4. AI-assisted Optimization of Flocculant Dosing Rate during Coagulating Sedimentation Process

As the water treatment market in Japan experiences ongoing privatization and consolidation driven by the financial difficulties of local governments and decreasing populations, hopes are being placed on the use of information and communication technology (ICT) to help pass on operation and management know-how, to provide better training tools, and to enable deskilling.

In response to these issues, Hitachi is proposing and working to optimize flocculant usage amounts based on artificial intelligence (AI) at the water treatment plants where it has been contracted to do maintenance work. Determining how much flocculant to add has in the past been treated as a skilled task, with quantities being adjusted in proportion to current water quality and based on past experience. However, population aging is starting to lead to a shortage of skilled workers at operational sites.

Hitachi has developed a preliminary method for calculating flocculant dosing rates based on machine learning using operational records, with the goal of optimizing flocculant dosage amounts at water treatment plants. This method uses cluster analysis to classify trends in the operational results of historical operational records, so that it can capture the obtained clusters as operational patterns for a water treatment plant when performing the preliminary calculation of flocculant dosing rate aimed at operational maintenance with a target turbidity.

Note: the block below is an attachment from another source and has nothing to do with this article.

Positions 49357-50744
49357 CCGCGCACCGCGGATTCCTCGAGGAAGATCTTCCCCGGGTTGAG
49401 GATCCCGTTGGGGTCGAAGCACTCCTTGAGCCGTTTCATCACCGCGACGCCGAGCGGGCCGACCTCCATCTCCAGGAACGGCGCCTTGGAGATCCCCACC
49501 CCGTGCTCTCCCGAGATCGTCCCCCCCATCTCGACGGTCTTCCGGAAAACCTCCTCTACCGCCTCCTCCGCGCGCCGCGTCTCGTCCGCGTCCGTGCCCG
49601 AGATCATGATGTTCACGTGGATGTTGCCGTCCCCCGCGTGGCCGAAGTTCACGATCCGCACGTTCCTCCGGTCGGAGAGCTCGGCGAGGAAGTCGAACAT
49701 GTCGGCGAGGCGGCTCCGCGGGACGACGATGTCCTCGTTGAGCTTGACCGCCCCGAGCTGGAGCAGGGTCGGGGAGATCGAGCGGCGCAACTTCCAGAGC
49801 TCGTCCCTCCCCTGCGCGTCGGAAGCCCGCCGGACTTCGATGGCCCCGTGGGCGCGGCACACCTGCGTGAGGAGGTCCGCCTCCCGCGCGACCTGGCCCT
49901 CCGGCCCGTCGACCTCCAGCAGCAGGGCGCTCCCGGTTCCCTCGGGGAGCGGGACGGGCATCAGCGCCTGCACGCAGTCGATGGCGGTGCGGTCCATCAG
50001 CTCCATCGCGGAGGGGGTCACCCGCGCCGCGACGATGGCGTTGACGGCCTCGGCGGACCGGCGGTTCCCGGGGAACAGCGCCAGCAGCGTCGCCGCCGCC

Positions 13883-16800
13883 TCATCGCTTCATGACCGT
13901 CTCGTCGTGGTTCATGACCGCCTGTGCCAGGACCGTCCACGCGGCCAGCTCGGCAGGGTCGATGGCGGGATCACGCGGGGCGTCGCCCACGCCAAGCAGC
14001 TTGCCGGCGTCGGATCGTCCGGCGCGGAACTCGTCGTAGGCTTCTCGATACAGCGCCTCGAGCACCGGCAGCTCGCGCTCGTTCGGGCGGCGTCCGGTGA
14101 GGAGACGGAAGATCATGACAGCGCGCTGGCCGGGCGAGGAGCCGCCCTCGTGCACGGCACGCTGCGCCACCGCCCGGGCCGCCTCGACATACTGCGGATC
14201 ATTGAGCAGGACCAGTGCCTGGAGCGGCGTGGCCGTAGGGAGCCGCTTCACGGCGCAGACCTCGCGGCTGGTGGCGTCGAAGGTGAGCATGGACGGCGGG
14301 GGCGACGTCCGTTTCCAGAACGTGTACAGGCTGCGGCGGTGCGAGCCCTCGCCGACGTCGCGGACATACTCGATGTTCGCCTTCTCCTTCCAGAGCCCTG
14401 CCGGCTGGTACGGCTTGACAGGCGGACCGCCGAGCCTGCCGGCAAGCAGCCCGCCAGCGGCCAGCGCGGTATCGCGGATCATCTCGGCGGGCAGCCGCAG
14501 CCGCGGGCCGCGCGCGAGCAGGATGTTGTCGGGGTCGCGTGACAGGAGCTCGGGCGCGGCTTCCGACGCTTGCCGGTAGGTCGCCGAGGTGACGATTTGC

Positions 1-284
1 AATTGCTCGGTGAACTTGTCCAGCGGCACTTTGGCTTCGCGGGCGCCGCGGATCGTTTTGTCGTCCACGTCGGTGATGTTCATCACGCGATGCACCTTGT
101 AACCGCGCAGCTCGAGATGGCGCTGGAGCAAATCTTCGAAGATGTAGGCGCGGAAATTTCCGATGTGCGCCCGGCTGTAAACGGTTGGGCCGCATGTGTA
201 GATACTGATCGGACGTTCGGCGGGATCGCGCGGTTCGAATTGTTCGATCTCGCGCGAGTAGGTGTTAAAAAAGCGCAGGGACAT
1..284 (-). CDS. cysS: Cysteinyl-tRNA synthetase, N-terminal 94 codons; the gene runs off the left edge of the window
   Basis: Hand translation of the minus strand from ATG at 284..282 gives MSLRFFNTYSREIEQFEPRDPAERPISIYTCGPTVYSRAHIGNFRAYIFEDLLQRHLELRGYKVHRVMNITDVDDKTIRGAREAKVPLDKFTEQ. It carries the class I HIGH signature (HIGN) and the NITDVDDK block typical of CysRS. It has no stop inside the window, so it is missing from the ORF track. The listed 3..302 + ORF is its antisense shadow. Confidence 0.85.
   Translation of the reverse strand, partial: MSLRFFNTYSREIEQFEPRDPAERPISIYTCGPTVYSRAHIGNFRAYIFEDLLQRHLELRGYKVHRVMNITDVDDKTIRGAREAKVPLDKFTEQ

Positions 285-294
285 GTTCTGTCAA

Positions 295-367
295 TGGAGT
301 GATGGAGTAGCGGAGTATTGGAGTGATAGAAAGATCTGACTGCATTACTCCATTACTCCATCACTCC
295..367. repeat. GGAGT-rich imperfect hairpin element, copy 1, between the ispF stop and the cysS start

Hitachi intends to construct a system that can automatically acquire the operational records of water treatment plants to use for supporting water treatment plant operations.

(Hitachi Plant Services Co., Ltd.)

[4] Support for determining flocculant dosing rate during coagulating sedimentation process[4] Support for determining flocculant dosing rate during coagulating sedimentation process

5. Integrated Seawater Desalination and Sewage Recycling Verification Project in South Africa

By integrating both seawater desalination and sewage recycling processes, this integrated system of seawater desalination and sewage treatment achieves both a massive improvement in energy efficiency as well as a reduced burden on the marine environment compared to traditional processing methods.

Since this technology is a multiple recycling process that can recycle the wastewater produced by sewage recycling, it is expected to contribute to achieving the SDGs, and for this reason, not only is it drawing attention in regions with water shortages, it is also attractive to developed nations as well as Asia, Africa, island countries, and other countries that are enthusiastic about global environmental protection.